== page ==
Provincial Nominee Program (PNP)
The Provincial Nominee Programs (PNPs) allow Canadian provinces and territories to nominate individuals who wish to immigrate to Canada and who are interested in settling in a particular province.
If you’re considering coming to Canada and aren’t sure which immigration class makes the most sense to you, consider which of the provinces you would best be able to qualify for under the Provincial Nominee Program (PNP). While the immigration process in general is confusing, the PNP doesn’t have to be. Read on or to learn about the five easy steps it takes to apply.
Step 1: Determine Your Eligibility
First step to applying to immigrate through the PNP is to determine whether you are eligible.
Remember that Quebec has its own rules for accepting provincial nominees, and the province doesn’t accept the same forms as the other provinces and territories.
Each participating province has their own different eligibility requirements. Please visit the website of each province to determine whether you’re eligible. Please note that these requirements can change without notice, so keep checking during the application process.
Step 2: Start the Application Process
The PNP application process has two stages. There are two streams of the PNP application - Express Entry and non-Express Entry.
Express Entry as the name implies, helps skilled workers to emigrate to Canada quickly. The non-Express Entry stream is for candidates who are not skilled workers. Regardless of which stream’s eligibility requirements you meet, the first stage is to decide where in Canada you want to live and apply through the PNP.
Stage two depends upon you being accepted to the PNP. After a province or territory nominates you, you will apply to the Immigration, Refugees and Citizenship Canada (IRCC) for permanent residence. You will also need a medical exam and a background check undertaken by the police as part of the application process. No matter where in Canada you plan to live, all applicants must go through these two steps.
Step 3: Check Processing Times
When applying through the non-Express Entry stream, you can check online to see how long it will take for your application to be processed.
The Canadian government updates processing times for this stream on a weekly basis. You don’t need a computer to check, either - the system is optimized for mobile devices.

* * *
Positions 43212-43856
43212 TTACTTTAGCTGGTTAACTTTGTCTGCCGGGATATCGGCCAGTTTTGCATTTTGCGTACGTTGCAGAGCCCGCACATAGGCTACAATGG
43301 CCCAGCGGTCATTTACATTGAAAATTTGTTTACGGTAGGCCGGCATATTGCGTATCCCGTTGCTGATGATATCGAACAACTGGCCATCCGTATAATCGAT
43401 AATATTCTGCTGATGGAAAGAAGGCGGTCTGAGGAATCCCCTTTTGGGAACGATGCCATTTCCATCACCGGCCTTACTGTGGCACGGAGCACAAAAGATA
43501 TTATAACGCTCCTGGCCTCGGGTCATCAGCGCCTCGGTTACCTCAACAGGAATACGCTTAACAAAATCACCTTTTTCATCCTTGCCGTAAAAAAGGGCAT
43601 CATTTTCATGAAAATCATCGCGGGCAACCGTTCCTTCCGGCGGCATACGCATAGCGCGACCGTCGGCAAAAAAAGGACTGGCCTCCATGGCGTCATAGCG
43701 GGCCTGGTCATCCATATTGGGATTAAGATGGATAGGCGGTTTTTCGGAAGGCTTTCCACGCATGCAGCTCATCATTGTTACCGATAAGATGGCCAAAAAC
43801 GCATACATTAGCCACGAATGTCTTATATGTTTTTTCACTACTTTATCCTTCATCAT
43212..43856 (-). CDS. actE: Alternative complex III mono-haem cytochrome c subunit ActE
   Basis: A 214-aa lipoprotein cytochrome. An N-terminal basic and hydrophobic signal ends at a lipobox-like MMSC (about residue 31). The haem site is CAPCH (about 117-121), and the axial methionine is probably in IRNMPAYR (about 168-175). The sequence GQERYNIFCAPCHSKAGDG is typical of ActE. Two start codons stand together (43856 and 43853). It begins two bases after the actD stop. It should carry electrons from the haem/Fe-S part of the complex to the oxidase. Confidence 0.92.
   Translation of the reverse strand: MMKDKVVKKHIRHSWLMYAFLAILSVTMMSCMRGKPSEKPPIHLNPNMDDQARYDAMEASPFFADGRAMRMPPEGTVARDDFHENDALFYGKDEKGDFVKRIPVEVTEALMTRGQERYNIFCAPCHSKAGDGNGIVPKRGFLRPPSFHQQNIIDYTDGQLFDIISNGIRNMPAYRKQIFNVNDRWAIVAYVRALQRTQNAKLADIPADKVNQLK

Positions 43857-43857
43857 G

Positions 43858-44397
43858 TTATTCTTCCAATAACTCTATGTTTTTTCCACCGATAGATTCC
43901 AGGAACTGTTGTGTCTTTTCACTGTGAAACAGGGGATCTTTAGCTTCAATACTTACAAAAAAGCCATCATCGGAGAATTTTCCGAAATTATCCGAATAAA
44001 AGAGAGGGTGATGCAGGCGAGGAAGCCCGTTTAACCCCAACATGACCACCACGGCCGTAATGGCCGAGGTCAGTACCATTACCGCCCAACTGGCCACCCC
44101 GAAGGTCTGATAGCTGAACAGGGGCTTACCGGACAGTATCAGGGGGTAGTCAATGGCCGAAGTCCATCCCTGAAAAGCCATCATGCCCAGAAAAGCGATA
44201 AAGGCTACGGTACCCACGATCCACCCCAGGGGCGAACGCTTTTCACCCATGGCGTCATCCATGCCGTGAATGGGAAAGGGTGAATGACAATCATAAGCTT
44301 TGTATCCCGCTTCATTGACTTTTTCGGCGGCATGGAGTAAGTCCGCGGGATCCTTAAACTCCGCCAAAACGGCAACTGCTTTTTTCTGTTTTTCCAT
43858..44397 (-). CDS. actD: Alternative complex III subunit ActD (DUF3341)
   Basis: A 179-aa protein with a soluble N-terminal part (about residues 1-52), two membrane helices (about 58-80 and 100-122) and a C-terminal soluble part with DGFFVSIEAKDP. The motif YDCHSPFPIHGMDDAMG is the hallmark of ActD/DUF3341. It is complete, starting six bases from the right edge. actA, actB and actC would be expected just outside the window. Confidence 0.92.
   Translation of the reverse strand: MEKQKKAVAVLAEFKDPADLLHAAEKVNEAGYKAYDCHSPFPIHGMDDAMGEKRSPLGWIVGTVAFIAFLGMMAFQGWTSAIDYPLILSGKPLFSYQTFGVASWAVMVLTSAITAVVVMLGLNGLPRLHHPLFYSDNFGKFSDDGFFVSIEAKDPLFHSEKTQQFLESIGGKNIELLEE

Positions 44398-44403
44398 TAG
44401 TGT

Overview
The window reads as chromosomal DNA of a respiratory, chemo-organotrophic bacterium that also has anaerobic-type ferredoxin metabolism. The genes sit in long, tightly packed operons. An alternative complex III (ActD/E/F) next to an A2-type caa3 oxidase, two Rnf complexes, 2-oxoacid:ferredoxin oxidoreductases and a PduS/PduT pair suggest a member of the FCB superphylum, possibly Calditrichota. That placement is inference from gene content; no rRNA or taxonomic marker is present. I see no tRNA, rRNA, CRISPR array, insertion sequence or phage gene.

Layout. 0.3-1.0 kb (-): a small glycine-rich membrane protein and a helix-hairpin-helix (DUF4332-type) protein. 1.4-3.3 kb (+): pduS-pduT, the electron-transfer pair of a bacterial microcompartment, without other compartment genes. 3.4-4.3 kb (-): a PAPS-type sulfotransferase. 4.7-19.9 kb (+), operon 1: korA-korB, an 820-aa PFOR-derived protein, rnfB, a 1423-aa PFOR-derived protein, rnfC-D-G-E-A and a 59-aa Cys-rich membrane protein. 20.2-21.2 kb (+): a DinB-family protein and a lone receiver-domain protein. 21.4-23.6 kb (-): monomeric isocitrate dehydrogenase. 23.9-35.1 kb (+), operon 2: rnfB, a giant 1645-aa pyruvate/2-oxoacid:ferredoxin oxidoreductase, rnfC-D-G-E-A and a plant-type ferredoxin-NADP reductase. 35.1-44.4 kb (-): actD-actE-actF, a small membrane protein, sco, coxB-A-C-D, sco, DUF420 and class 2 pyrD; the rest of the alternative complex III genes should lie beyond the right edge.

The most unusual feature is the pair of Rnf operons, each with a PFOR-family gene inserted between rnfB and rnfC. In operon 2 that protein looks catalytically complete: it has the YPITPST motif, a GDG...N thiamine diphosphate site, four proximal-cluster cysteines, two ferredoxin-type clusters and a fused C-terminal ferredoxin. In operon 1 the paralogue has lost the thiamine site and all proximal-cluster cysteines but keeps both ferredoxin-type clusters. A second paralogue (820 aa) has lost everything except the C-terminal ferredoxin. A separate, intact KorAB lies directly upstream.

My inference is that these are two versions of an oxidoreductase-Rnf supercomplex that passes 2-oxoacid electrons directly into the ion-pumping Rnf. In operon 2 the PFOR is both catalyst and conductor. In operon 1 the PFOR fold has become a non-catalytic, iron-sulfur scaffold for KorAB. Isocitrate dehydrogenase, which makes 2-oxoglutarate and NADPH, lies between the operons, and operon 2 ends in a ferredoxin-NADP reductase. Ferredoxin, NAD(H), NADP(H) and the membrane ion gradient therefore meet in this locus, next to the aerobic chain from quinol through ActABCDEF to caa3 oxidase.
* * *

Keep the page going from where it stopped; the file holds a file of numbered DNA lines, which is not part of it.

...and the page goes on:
Step 4: What happens after your application?
After you submit your application:
First, the government acknowledges that agents at its offices have received it. You will receive a letter saying the government is assessing your application, whether you applied through the Express Entry stream or the non-Express Entry stream. If your application is incomplete, the government will reject it and refund your money.
If you’ve applied through the non-Express Entry stream, you will be told when to submit a police background check and the results of your medical exam (Express Entry applicants must provide these documents when they apply).
Based on the information in your application, the government will decide whether you are eligible to come to Canada. Immigration officials might ask for further documentation or information, and they might invite you for an interview.
If the Canadian government approves your application, immigration officials will request that you submit your passport so they can include a visa in it (if you’re the citizen of a country that requires a visa to enter Canada). They’ll also send you a confirmation of permanent residency. When you arrive in Canada, you’ll need that confirmation as well as a visa (if you require one).
Next task you will have to prepare for life in Canada. Before you arrive, it’s a good idea to reach out to organizations that help immigrants settle in this country. They provide free services about how to integrate into Canadian society.
Step 5: Preparing for Your Arrival
If you are already in Canada when you apply for permanent residency, Immigration, Refugees and Citizenship Canada (IRCC) will contact you and let you know what the next steps are.
You will either must book an appointment at IRCC to present your documentation, or you can cross the border and enter Canada again and submit your documents to an immigration official.
What if you’re outside of Canada when you receive your permanent residency status? Upon arrival, you’ll meet with an immigration official and present the same documentation you would if you were already in Canada.